Ron Nott is a noted RF Engineer and designer of lightning protection systems.
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Radio World, March 1,
Lightning and static electricity have been costly nuisances to the broadcast industry since it began. Lightning arresters, ball gaps and lightning rods have all been installed with the assumption that, sooner or later, one will have to take a strike, and with the hope that these devices will somehow protect the station's equipment.
The study of atmospheric physics shows that it is not necessary that a station ever be struck by lightning. Proper application of scientific principles can prevent a strike altogether by discharging the high voltage electric field that occurs during thunderstorms and other atmospheric disturbances.
Although enormous voltages develop, often exceeding 100,000 V, they can be discharged below the point where lightning occurs, thereby providing protection for a broadcast or communications facility.
Unfortunately, a large amount of misinformation has accumulated over the years, much of it now accepted as fact by virtue of tradition. What follows is a simplified explanation both of what occurs during atmospheric disturbances and of a method that has been proven to work.
Although conductive objects, such as broadcast and communications towers, disrupt the gradient, normally nothing occurs because the electric field is of such high impedance. The energy levels are not there to cause a large, sudden flow of current, as when lightning occurs.
On the other hand, storm conditions cause an inversion of the polarity. The earth, relative to the storm cloud bottom, becomes positive. An enormous, high energy field of many megavolts develops between cloud bottom (negative) and earth (positive).
Many factors affect this field. Wind, rain, the terrain, trees and manmade structures all have an effect, thus distorting the field and causing it to be more concentrated in some areas and less in others.
Causes a Lightning Strike?
The shape of the points across which the high voltage is impressed has a definite effect on the voltage at which conduction by ionization begins.
It has long been known that rounded shapes increase the ionization voltage. When arcing is to be avoided, such as on high voltage transformers and RF components, great pains are taken to avoid sharp points and corners. Surfaces are polished and/or covered with insulation material. The electric charge is distributed over the rounded surfaces, and thus the air surrounding them requires much greater voltage to ionize.
The ultimate shape is apparently spherical. When high voltage experiments were in vogue about a century ago, the highest, most spectacular voltage discharges were between large round balls. With other shapes, particularly sharp points, ionization occurs at much lower voltages, often in the form of a continuous current of very small value, discharging the voltage between the electrodes.
by Low-Voltage Ionization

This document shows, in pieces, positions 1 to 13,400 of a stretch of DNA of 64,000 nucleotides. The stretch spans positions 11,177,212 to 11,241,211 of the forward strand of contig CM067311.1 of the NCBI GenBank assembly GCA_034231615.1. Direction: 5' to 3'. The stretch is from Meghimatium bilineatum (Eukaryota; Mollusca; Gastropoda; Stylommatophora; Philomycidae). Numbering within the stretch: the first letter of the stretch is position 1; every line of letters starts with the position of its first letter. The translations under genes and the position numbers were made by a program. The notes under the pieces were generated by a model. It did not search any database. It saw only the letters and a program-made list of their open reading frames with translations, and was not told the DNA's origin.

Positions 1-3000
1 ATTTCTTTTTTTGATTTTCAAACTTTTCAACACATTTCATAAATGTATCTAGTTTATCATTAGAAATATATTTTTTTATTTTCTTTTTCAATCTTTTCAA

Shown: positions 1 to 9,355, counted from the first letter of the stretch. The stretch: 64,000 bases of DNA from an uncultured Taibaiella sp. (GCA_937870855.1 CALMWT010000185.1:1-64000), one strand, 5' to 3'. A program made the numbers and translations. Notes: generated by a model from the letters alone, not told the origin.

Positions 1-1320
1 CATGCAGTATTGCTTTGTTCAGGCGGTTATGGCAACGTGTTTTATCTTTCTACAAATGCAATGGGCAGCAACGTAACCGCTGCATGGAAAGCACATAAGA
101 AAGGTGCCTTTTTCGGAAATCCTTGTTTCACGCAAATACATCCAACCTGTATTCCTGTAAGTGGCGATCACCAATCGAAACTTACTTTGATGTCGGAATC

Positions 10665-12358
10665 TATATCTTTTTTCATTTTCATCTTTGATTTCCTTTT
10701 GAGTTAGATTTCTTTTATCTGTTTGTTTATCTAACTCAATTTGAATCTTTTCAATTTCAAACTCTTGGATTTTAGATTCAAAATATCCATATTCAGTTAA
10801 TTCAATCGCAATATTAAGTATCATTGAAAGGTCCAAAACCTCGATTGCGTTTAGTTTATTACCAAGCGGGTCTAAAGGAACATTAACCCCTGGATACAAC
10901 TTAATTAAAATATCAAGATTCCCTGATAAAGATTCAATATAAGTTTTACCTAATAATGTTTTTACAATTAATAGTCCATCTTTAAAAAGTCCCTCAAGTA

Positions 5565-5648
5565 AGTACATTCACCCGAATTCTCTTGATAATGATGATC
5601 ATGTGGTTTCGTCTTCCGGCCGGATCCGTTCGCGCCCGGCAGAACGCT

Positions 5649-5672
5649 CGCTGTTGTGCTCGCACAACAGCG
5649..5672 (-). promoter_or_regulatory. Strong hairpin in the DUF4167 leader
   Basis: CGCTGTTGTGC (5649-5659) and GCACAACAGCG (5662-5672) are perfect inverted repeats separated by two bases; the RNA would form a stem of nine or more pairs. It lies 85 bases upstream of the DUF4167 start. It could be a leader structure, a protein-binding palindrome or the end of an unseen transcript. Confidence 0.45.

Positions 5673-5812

Blunt-tipped lightning rods are intended to intercept rather than to prevent lightning strikes. They are intentionally located at the point of maximum dielectric stress. (See Figure 2).
While they may protect VHF and UHF antennas by diverting the lightning strike, blunt-tipped rods cause a large current pulse in the tower structure and its attachments. Welding of lighting conduit and coax hangers may occur. The pulse may be coupled into transmission lines, traveling into equipment and possible damaging it or causing a tripoff.
The single sharp-tipped rod precipitates low voltage ionization, but is limited to only a small amount of discharge current. It is analogous to placing a single resistor of large value across the terminals of an enormous capacitor. With time, it could do the job, provided that no additional charge were added to the capacitor.
Unfortunately, this is not the case with a storm. Formation of a storm cloud is a dynamic process, with its charge building at a rapid rate. While a single, sharp point does have a small discharge capacity, it takes many sharp points to discharge the energy of a potentially catastrophic storm.
Air ionization around a sharp point begins to occur at about 10-kV. This may sound like high voltage, but it is minuscule when compared with the millions of volts normally required for a lightning strike to occur.
While it is impossible to discharge all the energy in a storm, induced ionization can reduce the E-field in the vicinity of a tall structure to valued far below those required for lightning to strike, provided that enough sharp points are present in the discharge area.
A high energy storm would require a larger number of points to keep the voltage gradient reduced below the point where lightning may strike. The goal of any dissipation system is to protect the structure by preventing the voltage differential between it and the storm system from reaching the catastrophic discharge point.
Note in Figure 4 that the iso-E lines curve inward toward the structure below the dissipation device. Experience has shown, particularly with a tall tower, that even though the top is protected by a dissipation device, the voltage gradient can still get high enough to cause a strike on the side of the tower. This has occurred on a tower of only 400'. Before dissipation devices were installed, it received many strikes on top, damaging the transmitter and causing tripoffs. The dissipation devices stopped this, but on at least one occasion, lightning hit the microwave STL antenna located at the mid-point (about 200'). Additional dissipators were furnished to solve this problem.
Depending on the weather history of the area, tall towers may need a system composed of dissipators installed at intervals, or even continuously, up the faces of the tower.
There are several solutions to this problem. Resistors are available that are placed across the insulators to drain off the charge.